A Visit to the Dobbs V. Jackson Women’s Health Organization Decision
by Amanda Murray
Originally published in Res Ipsa Loquitur.
One of the most controversial cases in the 21st century made its way through the judicial system and landed in the Supreme Court of the United States. By now, every person in the United States has heard of Dobbs v. Jackson Women’s Health Organization. In a landmark decision, SCOTUS held the Constitution does not confer a right to abortion; Roe and Casey are overruled; and the authority to regulate abortion is returned to the people and their elected representatives. The controversy of this case and holding continues as organizations, political figures, and the public speak out for and against the decision. One thing is certain, this holding gave the regulation of abortion at all gestational stages to the states to control and has left many with questions and uncertainty, especially the LGBTQ+ community.
In Dobbs, the Court analyzed whether the constitution implicitly confers a right to obtain an abortion. The Dobbs decision explored the reasoning and rationale of Roe v. Wade, which is the case that set the precedent, since 1973, that established a woman’s right to an abortion. The Dobbs Court also dissected the reasoning and rationale of Planned Parenthood of Southeastern Pa. v. Casey, the Due Process Clause and substantive rights, along with the five factors that should be considered when overruling precedent. This case was a 6-3 decision with Justice Alito writing for the majority and Justices Gorsuch and Barrett joining. Justices Thomas, Kavanaugh, and Roberts wrote opinions that concurred, while Justices Sotomayor, Breyer, and Kagan dissented. The 70+ page majority opinion is followed by additional concurring opinions and a dissenting one as well, combined to be a 200+ page read that surely poses reasoning and rationale that we are likely to hear again. For the LGBTQ+ community, one of the most concerning parts of that decision was Justice Thomas’s concurrence that states, in part:
“…in future cases, we should reconsider all of this Court’s substantive due process precedents, including Griswold, Lawrence, and Obergefell. Because any substantive due process decision is “demonstrably erroneous,” Ramos v. Louisiana, 590 U. S. ___, ___ (2020) (THOMAS, J., concurring in judgment) (slip op., at 7), we have a duty to “correct the error” established in those precedents, Gamble v. United States, 587 U. S. ___, ___ (2019) (THOMAS, J., concurring) (slip op., at 9). After overruling these demonstrably erroneous decisions, the question would remain whether other constitutional provisions guarantee the myriad rights that our substantive due process cases have generated.”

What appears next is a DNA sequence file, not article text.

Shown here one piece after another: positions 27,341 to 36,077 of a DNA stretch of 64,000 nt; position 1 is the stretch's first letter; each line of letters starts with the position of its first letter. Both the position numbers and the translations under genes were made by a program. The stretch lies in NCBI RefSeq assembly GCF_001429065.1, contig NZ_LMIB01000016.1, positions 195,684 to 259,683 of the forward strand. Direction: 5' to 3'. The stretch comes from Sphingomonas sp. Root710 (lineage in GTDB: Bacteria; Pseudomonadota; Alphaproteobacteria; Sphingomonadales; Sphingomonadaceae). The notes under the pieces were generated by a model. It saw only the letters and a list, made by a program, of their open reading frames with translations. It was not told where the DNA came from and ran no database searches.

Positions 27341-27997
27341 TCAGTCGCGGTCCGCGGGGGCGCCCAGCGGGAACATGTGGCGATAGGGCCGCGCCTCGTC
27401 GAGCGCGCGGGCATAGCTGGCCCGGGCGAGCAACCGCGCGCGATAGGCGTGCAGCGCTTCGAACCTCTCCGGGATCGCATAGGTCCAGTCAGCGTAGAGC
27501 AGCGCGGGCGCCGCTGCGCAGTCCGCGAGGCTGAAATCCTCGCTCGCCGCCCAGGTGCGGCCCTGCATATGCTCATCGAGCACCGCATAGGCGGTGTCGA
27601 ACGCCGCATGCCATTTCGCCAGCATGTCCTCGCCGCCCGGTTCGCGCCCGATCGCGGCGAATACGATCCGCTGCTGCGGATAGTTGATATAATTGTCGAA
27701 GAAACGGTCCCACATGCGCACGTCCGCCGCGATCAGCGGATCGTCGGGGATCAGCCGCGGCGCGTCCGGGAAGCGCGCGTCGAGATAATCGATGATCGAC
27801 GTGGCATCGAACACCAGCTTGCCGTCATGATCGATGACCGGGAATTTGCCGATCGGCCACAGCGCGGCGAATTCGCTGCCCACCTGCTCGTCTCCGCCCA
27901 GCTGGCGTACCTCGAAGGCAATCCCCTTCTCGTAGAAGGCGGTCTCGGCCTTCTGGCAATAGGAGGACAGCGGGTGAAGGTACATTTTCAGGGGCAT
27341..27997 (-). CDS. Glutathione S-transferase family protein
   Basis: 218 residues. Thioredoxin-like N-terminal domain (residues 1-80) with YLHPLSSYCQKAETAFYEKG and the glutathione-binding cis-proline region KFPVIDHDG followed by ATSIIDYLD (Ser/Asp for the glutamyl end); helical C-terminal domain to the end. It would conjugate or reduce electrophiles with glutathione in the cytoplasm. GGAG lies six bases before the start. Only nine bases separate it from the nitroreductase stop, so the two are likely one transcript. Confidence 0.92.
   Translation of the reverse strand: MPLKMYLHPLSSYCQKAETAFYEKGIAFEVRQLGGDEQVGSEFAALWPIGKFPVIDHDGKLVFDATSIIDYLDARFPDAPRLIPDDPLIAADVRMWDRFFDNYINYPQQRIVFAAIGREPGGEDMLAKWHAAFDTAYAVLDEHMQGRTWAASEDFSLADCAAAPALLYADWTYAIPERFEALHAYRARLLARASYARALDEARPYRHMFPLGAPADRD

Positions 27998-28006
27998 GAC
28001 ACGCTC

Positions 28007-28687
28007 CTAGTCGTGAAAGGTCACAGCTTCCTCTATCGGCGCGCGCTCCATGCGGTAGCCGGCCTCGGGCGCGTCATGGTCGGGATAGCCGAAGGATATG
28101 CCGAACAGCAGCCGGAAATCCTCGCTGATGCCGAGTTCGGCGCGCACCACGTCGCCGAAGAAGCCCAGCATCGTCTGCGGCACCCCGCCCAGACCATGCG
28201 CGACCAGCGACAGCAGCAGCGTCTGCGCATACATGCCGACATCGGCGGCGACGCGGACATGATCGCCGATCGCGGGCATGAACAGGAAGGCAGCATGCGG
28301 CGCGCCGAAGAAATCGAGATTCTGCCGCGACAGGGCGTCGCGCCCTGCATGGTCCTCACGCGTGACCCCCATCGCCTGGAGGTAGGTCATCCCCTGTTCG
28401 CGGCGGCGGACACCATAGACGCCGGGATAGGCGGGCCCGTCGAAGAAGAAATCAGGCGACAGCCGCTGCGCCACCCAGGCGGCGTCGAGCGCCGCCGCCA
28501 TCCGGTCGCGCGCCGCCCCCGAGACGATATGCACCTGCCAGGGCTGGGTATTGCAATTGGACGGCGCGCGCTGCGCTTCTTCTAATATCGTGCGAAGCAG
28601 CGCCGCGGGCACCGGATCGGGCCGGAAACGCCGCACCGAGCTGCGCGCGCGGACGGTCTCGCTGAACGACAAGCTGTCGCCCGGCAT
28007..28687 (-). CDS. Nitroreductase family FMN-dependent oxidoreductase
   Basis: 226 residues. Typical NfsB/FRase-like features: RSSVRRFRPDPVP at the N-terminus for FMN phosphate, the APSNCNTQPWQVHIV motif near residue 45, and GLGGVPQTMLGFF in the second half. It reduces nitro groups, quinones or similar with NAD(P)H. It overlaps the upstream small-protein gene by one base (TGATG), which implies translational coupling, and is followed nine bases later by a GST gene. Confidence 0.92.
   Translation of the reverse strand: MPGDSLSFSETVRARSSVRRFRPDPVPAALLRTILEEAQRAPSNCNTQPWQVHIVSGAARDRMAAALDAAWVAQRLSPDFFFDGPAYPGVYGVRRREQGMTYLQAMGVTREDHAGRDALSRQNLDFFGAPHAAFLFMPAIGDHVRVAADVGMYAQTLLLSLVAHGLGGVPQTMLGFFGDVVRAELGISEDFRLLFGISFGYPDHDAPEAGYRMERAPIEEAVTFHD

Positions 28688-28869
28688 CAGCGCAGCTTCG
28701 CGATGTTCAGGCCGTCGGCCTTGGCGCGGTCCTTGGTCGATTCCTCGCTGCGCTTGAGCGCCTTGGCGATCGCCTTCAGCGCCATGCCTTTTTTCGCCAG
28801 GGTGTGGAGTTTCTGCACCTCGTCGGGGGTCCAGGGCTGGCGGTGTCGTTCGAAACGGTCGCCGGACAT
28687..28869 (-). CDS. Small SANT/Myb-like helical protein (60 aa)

While the holding in all of those cases is important, the Obergefell case conferred the right of same-sex marriage and established marriage equality. Justice Thomas’s concurring opinion has the LGBTQ+ community questioning if Obergefell will be overturned, and if so, what would happen to same-sex marriages, the legal relationship of children from same-sex marriages, employment benefits, and the other rights that derive from the legal relationship of a marriage. Since Dobbs, concern and questions about these issues have certainly surfaced in my practice from not only other legal minds, but from our LGBTQ+ clients as well. Navigating these issues with clients can be challenging, but taking additional legal steps, if possible, to further secure legal relationships can be a way to address some of these concerns in the wake of the Dobbs decision.
When counseling LGBTQ+ clients, it is important to take a look at things from an estate planning perspective. It is vital to execute estate planning documents, including a Durable Power of Attorney for Healthcare and Finances, as well as a Will, and a Trust if necessary. These documents create another layer of legal connection between spouses and families. This includes looking at assets to see how they are titled. For those clients who share children together, it may be necessary to obtain a Court Order of Parentage or move forward with an Adoption. This stands true even if both parents are on the birth certificate. In Michigan, being on a child’s birth certificate is evidence of parentage but does not fully secure parental rights and can always be challenged. If parents are legally married, a Stepparent Adoption can create another layer of legal protection for parental rights. In some cases, a domestic partnership agreement may need to be explored.
Many client situations are different, and families form in a variety of ways, but being privy to the legal complexities that these situations present and being able to issue spot in the wake of Dobbs is key. While the Dobbs decision did show that longstanding precedent can be overturned, the fact remains that marriage equality remains the law of the land today; there just may be additional steps to take to make our clients feel more secure.
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